Ratna Pathak Shah: Women Don’t Sit in Corners Wearing White Sarees, We Get Up to Whatever We Want to

Ratna Pathak Shah in a still from her 2017 film Lipstick Under My Burkha. (Image: Special Arrangement)

Ratna Pathak Shah in a still from her 2017 film Lipstick Under My Burkha. (Image: Special Arrangement)

In a News18 exclusive, Ratna Pathak Shah opens up on her upcoming Netflix show Selection Day, the perception of women on screen, the state of education in India, parenting and why she does such selected work.

Sneha Bengani
  • News18.com
  • Last Updated: December 24, 2018, 9:38 AM IST
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There is a lot more to Ratna Pathak Shah than the snooty upper-middle-class urban woman characters she has been lamentably constricted to playing on screen in the last few years.


The 55-year-old is currently busy promoting Selection Day, her forthcoming web series for Netflix, an adaption of Aravind Adiga’s 2016 eponymous novel, in which she plays an unconventional principal of a Mumbai school who helps two village boys in achieving their cricketing dreams.


In a freewheeling chat, Shah talks about the show, the perception of women on screen, the state of education in India, parenting and why she does such selected work.


The series is primarily peopled by men/boys, with yours being the only female character of any real significance. How important is it in a story about cricket and male ambition?

Very. Aren’t people bored with seeing men and only men? There are other interesting female characters coming along too. I hope that there won’t be such a skewed balance in the coming episodes. But it’s cricket and it is India, so it is going to be men. I hope someone somewhere makes a movie about female cricketers who seem to be doing terrifically well at the moment.

But yes, my character is an interesting counterpoint because education is a dry and difficult subject to bring up in a story. I am very impressed with how Selection Day brings it up, how it slips in this little angle which is as important to its development as the cricket.


In one of the scenes, you’re rolling a marijuana joint—something which has so far largely been portrayed as a prerogative of the young or men, especially in Indian films and shows…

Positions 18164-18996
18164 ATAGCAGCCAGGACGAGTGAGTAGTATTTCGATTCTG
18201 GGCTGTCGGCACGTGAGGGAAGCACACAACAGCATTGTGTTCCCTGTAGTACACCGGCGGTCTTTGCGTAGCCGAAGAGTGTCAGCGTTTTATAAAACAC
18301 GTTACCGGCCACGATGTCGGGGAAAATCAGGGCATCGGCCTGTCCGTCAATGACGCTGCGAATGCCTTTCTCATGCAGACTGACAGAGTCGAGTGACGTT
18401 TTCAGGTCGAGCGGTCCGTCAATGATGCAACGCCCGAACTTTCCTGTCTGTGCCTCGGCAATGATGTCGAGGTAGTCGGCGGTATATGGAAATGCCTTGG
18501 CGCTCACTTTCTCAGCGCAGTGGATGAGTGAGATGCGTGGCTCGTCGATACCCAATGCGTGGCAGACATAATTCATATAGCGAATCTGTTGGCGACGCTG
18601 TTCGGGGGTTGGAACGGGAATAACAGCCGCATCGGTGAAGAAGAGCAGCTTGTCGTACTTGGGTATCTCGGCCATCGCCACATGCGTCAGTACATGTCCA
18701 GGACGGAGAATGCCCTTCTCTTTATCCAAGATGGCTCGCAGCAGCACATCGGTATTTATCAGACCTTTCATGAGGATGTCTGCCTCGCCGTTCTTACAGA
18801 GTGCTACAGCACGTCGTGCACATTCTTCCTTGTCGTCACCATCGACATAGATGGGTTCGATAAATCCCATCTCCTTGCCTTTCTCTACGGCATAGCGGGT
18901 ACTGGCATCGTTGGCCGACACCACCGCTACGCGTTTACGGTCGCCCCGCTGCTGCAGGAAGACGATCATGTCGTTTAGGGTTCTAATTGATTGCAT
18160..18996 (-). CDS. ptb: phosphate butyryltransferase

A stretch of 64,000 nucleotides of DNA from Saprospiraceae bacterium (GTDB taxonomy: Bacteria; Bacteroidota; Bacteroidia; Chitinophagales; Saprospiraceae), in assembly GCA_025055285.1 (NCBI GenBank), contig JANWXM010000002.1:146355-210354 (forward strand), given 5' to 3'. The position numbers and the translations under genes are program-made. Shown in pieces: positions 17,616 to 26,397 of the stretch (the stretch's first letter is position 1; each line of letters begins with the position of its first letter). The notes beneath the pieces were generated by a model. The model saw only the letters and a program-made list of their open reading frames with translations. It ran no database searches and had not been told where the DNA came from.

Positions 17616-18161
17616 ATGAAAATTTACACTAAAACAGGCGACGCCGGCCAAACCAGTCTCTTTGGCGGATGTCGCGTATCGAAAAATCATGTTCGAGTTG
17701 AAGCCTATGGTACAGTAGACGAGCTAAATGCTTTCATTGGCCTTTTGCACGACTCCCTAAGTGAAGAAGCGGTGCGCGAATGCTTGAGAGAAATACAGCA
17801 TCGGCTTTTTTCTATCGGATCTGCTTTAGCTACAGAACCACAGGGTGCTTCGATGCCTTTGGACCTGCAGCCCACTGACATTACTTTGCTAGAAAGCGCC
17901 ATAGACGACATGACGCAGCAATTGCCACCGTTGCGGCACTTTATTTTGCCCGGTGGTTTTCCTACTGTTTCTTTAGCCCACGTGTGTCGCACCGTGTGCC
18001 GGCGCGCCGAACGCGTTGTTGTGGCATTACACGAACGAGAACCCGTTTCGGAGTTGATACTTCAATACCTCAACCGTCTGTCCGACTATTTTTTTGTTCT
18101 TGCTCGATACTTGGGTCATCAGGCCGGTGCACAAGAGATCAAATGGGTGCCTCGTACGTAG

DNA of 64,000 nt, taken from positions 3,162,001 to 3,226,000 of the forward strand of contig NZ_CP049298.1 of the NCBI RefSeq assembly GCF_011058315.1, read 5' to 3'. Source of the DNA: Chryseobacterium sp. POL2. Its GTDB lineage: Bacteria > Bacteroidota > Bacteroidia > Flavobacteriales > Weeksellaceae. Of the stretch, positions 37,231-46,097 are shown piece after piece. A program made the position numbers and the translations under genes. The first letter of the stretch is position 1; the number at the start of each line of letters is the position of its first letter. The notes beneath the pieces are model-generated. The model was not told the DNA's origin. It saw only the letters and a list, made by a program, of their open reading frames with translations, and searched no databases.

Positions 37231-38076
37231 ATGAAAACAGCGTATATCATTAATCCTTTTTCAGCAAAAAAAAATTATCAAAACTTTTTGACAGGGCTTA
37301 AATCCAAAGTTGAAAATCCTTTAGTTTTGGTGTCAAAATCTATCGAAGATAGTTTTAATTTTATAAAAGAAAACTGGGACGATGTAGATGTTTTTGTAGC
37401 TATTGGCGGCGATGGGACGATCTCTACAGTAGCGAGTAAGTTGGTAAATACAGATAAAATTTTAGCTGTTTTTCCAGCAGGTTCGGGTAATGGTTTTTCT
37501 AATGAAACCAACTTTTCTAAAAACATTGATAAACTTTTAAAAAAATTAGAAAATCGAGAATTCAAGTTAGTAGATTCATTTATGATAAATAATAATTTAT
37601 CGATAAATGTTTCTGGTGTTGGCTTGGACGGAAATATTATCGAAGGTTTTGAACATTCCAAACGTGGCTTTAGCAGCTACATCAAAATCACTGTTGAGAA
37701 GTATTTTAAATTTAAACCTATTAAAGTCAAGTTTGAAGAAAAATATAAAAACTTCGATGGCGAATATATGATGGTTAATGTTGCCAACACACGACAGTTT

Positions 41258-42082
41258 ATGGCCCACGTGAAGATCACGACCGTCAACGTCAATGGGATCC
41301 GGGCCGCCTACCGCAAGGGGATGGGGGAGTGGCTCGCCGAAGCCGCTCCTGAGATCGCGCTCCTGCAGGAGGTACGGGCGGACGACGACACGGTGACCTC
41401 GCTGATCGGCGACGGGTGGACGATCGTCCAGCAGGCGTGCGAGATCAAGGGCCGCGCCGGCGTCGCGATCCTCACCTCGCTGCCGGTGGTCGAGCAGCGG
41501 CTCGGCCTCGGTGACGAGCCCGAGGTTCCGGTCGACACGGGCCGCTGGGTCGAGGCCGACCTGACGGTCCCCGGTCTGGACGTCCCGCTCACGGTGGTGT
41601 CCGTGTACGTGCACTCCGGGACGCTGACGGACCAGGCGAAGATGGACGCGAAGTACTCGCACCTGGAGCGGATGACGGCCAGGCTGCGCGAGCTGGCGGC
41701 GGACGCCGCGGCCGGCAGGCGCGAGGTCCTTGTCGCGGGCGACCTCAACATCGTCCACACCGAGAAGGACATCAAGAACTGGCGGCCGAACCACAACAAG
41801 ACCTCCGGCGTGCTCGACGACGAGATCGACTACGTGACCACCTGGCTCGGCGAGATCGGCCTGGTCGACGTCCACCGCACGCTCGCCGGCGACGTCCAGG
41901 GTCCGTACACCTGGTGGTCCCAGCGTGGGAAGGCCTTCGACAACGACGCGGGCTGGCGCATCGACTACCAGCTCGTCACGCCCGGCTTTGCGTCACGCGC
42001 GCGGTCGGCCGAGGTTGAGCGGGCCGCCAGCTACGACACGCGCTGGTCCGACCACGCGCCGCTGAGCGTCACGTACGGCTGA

Everyone thinks women sit in a corner wearing white sarees. Aisa thodi hota hai. We get up to whatever we want to. It is a stupid man who believes he can control any woman around. And a woman is stupid if she thinks she can control a man. We are not meant to control each other. We are meant to live with each other. Ideas about age, sex and gender are changing and that’s good. That’s the sign of growing maturity in our society.


Do you think the digital platform is giving content creators more room to be real and brave?

Yes, this opportunity seems to have opened up for different kinds of content and it demands excellence in skills from all involved. Since we are also trying to talk to a global audience, hopefully we will be able to resist our ‘chalta hai’ attitude and the stupid cost and quality cutting that we do. I hope we really learn to put our money where our mouth is and not into major stars’ pockets.


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Do you think our current education system is pressurising students to perform well only in socially acceptable ways?

The minimisation of education into a commodity is a huge mistake that we have made and are continuing to make. In this madness for success in a particular field, the idea of education has got so warped, so messed up in our country that it has almost lost its original meaning—making human beings more cultured. Now education either makes humans more employable or richer. These are the only two values that are ascribed to it anymore. Education needs questioning in every which way possible.

It serves people in power to keep a large number of people employable but uneducated and unthinking because then they won’t ask questions. Education is always co-opted by people in power.

I am hoping that after seeing such shows, parents will also wake up and ask themselves questions about what kind of a world they want their child to grow up in, what kind of people they want them to become and not just worry about the money their children will make when they grow up.


Selection Day is essentially a story of improbable dreams and the many sacrifices that one makes to realise them. But where does one draw the line? How much is too much?

It’s a big question that is not going to be resolved anytime soon and that all of us will have to deal with individually in our personal lives. I deal with that with my kids. But I have finally realised that I just have to do what I think is right and be careful that what I am doing is not detrimental to the other.

As a parent, that responsibility is enormous. I am hoping that a story like this will open up this question, which does not have an easy answer. It needs to be talked about. Some people need to be pushed, others don’t. But what is important is that opportunity must be given to all. Manju and Radha (the show’s lead characters) should not have to live in a gutter to chase a dream. Society owes that to its members—that people get equal opportunity. There should be no caste, gender or rural-urban divide. This is the kind of equality that our constitution dreams of. So maybe we’ll start asking questions.  


Why don’t we see you on screen more often?

Ask somebody else that question please, not me. I really wish to be doing more work but I don’t get more work. So I try to take the best of what’s offered.


Selection Day is slated for a worldwide Netflix release on December 28.

Follow @News18Movies for more.

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